HC Deb 04 April 1989 vol 150 cc9-10
8. Mr. Matthew Taylor

To ask the Secretary of State for Education and Science what proportion of primary school teachers' working time has been assigned as non-contact time in each of the last five years.

Mr. Butcher

The 1987 primary school staffing survey showed that there were 22.5 hours of taught lessons in the average pupil's week in maintained primary schools in England. Within that total, teachers had an average of two hours' non-contact time.

Mr. Taylor

The Minister will be aware that the same unpublished staffing survey, which is lodged in the House of Commons Library, makes it clear that fewer than half of all primary school teachers have any non-contact time. In my own area, virtually no teachers have non-contact time. A typical school in Cornwall has been described as three teachers and three classes. What will the Minister do to ensure that resources are provided to give teachers the necessary preparation time, particularly in view of the demands placed on them in the drawing up of preparations for the national curriculum?

Mr. Butcher

Non-contact time within the pupil week is not the whole story. Considerably more non-teaching time is available within the 1,265 hours a year that teachers are required to work, and that can be used to prepare for the national curriculum. Of the 195 days a year on which a teacher is required to work, five may be used for in-service training, and schools may close for two days this year specifically to prepare for the introduction of the curriculum.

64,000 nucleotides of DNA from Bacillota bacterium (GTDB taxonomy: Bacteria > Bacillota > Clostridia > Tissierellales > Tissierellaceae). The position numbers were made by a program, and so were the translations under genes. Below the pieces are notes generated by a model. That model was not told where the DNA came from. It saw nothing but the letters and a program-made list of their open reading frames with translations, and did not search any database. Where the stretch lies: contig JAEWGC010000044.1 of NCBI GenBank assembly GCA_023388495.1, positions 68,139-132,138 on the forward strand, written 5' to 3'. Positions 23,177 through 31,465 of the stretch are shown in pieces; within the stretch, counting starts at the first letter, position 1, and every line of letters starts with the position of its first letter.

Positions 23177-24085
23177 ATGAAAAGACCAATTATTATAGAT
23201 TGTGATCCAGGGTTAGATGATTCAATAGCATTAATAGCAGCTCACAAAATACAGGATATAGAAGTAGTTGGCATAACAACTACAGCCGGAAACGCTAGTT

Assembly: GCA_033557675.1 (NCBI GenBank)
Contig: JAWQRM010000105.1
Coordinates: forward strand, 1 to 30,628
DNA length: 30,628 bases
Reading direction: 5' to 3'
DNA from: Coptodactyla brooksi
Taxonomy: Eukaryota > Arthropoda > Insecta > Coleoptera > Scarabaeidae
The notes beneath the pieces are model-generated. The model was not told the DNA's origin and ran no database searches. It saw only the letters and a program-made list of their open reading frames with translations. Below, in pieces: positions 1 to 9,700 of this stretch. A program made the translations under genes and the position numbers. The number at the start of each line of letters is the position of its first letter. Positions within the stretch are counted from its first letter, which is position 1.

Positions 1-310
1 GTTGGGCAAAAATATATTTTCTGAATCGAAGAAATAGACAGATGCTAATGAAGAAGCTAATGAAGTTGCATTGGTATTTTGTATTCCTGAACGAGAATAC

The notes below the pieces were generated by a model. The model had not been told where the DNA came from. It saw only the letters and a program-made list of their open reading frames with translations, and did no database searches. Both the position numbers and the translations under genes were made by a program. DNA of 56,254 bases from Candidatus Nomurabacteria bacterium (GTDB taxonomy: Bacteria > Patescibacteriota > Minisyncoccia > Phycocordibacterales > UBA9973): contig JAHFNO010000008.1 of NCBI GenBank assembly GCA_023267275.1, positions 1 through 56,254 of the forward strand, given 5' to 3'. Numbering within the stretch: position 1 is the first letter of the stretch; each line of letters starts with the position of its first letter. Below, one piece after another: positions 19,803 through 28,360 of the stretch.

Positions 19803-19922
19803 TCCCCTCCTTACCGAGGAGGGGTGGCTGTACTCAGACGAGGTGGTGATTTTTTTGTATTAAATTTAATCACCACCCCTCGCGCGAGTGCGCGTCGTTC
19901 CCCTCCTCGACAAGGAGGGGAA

I know that many representations are being made on the need for further in-service training, but any dispassionate examination of the figures will show that the teaching profession in this country is very well provided for in training.

Mr. Harry Greenway

Will my hon. Friend examine marking periods in the school week, as distinct from non-contact time as set out in the Education Reform Act? Will he do all that he can to ensure that periods are set aside for marking?

Mr. Butcher

As I said earlier, considerable discretionary allocation of time is available to headmasters. Some 800 of the 1,265 hours are direct teaching time. I should have thought that the activity to which my hon. Friend refers could be catered for within a well-managed school, provided that headteachers were prepared to use their management discretion appropriately. That, indeed, was one of the conclusions reached in the recent Her Majesty's inspectorate report.

Mr. Flannery

The shortage of teachers is now so serious that the Select Committee on Education, Science and Arts is examining it very carefully. Has not that shortage, which the Government have created by attacking teachers relentlessly—an attack led from the top on the Front Bench—resulted in the virtual disappearance of non-class-contact time in primary schools? Not only that, but teachers in the primary sector are now staying behind regularly, for an hour or two every day, because of the pressures imposed upon them. When will the Government realise that to bring back teachers who have left the profession they must increase wages and give teachers back their negotiating rights?

Mr. Butcher

The position described by the hon. Gentleman is simply not reflected in the facts. Primary class contact rates have fallen from 91 per cent. in 1984 to 89 per cent. in 1988. That means that, on average, teachers are spending less time in front of classes.

The question of teacher shortages is complex. We understand that there are geographical and, indeed, subject difficulties, and I hope that some of the action plans introduced by my right hon. Friend the Secretary of State will be supported by the hon. Gentleman, as they are proving effective.